Halloween (1978)


Considered by many to be a modern horror classic, Halloween succeeds through simplicity. This thriller — a veritable kickoff for 25-plus years of slasher films — works because director John Carpenter keeps the story neat and the presentation basic. It’s an approach that gives Halloween an easy, no-frills realism, and a likable indie style that shines through even today. Carpenter and co-writer/producer Debra Hill turn a few suburban streets into a house of horrors for some unsuspecting teenagers — with no special effects and very few cheap thrills.

A 19-year-old Jamie Lee Curtis makes her film debut as Laurie Strode, a bookish, anti-social highschooler unaware that while she babysits on Halloween night, a psychotic maniac lurks in the neighborhood. The strong, silent type, this hulking being quietly walks the town in which he killed his sister 15 years earlier, back for more after a hospital escape. Meanwhile, his horrified doctor (the ominous Donald Pleasance) waits, as single-mindedly obsessed as the killer he’s chasing.

Forget heavy backstory and emotional structure. With Halloween, what you see is what you get: kids as sitting ducks, faceless evil, and nail-biting suspense. With a reported $300,000 budget and a deep knowledge of film, Carpenter pays homage to Romero, Hitchcock, and favorite horror films from the ’50s and ’60s. But rather than create an antagonist that’s a freak of nature (like a vampire or a werewolf), or a man-made deformity (Frankenstein’s monster), Carpenter devises a mysterious non-entity. “The Shape,” as he’s called in the end credits, is certainly human but encompasses other indefinable details. He walks like a zombie and stares like a child, but what is he? Could he really be the Boogeyman of folklore and slumber party stories?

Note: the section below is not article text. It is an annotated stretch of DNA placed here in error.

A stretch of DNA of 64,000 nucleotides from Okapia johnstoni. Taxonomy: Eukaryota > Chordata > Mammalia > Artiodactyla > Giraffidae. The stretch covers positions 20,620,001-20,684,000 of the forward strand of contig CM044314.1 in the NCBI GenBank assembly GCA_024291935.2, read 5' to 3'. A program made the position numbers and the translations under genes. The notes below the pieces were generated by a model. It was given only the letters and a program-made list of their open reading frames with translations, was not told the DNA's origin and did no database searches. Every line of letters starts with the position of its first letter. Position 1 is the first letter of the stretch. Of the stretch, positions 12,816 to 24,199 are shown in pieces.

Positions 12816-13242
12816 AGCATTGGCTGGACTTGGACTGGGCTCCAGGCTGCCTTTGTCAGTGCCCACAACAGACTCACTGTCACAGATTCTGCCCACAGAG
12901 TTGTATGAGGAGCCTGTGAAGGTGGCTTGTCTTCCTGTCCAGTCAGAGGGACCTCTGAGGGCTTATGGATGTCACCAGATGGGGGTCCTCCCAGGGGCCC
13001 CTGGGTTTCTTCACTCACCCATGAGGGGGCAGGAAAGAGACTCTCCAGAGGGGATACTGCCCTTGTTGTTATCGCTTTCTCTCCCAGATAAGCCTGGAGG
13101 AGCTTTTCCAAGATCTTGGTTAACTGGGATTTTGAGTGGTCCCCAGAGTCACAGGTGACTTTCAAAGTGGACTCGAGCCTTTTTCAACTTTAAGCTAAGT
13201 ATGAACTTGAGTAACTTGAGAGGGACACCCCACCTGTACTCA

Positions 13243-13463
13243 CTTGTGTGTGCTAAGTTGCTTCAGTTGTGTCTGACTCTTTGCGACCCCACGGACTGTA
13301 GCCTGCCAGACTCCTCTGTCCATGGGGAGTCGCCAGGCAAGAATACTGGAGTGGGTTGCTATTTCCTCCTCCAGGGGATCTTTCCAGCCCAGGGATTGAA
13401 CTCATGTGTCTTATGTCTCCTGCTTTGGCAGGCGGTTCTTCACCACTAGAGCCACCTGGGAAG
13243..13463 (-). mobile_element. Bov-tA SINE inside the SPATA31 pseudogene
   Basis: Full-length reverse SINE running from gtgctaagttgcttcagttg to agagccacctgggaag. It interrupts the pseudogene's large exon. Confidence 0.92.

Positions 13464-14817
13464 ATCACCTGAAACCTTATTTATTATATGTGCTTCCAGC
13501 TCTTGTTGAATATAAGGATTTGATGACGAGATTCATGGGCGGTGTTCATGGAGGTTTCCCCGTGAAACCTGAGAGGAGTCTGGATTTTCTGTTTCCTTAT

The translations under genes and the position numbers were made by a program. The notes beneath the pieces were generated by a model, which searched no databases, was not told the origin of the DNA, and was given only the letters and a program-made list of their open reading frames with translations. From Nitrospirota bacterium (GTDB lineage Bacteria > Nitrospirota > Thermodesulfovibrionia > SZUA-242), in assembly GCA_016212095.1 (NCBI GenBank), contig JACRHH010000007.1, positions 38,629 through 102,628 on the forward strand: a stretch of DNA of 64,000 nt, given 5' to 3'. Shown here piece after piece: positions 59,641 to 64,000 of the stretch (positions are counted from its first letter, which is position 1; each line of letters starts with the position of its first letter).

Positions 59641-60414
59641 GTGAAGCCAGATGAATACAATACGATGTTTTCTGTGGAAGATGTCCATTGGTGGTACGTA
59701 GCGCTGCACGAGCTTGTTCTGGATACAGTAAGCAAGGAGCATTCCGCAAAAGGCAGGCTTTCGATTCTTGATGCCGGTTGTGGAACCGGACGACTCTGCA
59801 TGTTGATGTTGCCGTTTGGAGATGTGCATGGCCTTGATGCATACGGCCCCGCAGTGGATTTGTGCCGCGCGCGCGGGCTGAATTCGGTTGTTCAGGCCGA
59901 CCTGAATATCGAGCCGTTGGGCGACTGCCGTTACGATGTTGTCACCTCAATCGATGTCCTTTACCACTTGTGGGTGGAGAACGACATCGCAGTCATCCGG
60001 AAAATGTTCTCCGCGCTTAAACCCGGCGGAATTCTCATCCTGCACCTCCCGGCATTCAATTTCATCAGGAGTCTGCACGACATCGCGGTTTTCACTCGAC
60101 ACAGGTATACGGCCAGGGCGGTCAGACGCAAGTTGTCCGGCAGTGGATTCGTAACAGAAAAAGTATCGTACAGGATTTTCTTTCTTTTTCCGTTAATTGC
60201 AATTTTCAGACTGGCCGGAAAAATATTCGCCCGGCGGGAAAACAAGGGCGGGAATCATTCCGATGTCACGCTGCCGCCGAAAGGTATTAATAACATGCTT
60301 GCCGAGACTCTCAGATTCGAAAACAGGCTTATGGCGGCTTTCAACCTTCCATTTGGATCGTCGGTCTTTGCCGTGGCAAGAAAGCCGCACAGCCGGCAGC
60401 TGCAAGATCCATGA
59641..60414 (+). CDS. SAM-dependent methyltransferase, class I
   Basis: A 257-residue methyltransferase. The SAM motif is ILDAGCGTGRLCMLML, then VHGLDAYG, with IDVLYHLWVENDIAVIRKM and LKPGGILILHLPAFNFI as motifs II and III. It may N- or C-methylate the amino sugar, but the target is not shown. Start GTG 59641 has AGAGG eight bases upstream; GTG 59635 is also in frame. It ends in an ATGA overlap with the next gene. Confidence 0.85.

In creating shock value, Carpenter uses no blood, no gore, and no cats leaping through windows unexpectedly. Instead, he utilizes smooth, creepy camera moves — peering around corners with just the right speed — and the frustrating moments that crop up when a killer’s on the loose: stuck doorknobs, lost keys and painfully slow-moving characters. And Carpenter’s opening sequence, with its long single shot from a slasher’s point of view, is still fun and surprising a quarter-century later.

Fans of the genre will appreciate broad references to horror history — such as placing terror in an otherwise peaceful location — as well as specific stuff, like naming the doctor Sam Loomis (the boyfriend character in Psycho) or casting Curtis, best known at the time as Janet Leigh’s daughter.

The experts and fans that name the same films over and over when listing fine 1970s independent movies should include Halloween. It’s an inexpensive, efficient non-studio thriller made by a hungry group of young filmmakers. Many sequels would follow, as would Jason, Freddy, and other unstoppable mad slashers. But many of them forgot to take a lesson from John Carpenter and his “psycho,” Michael Myers — keep it simple, stupid.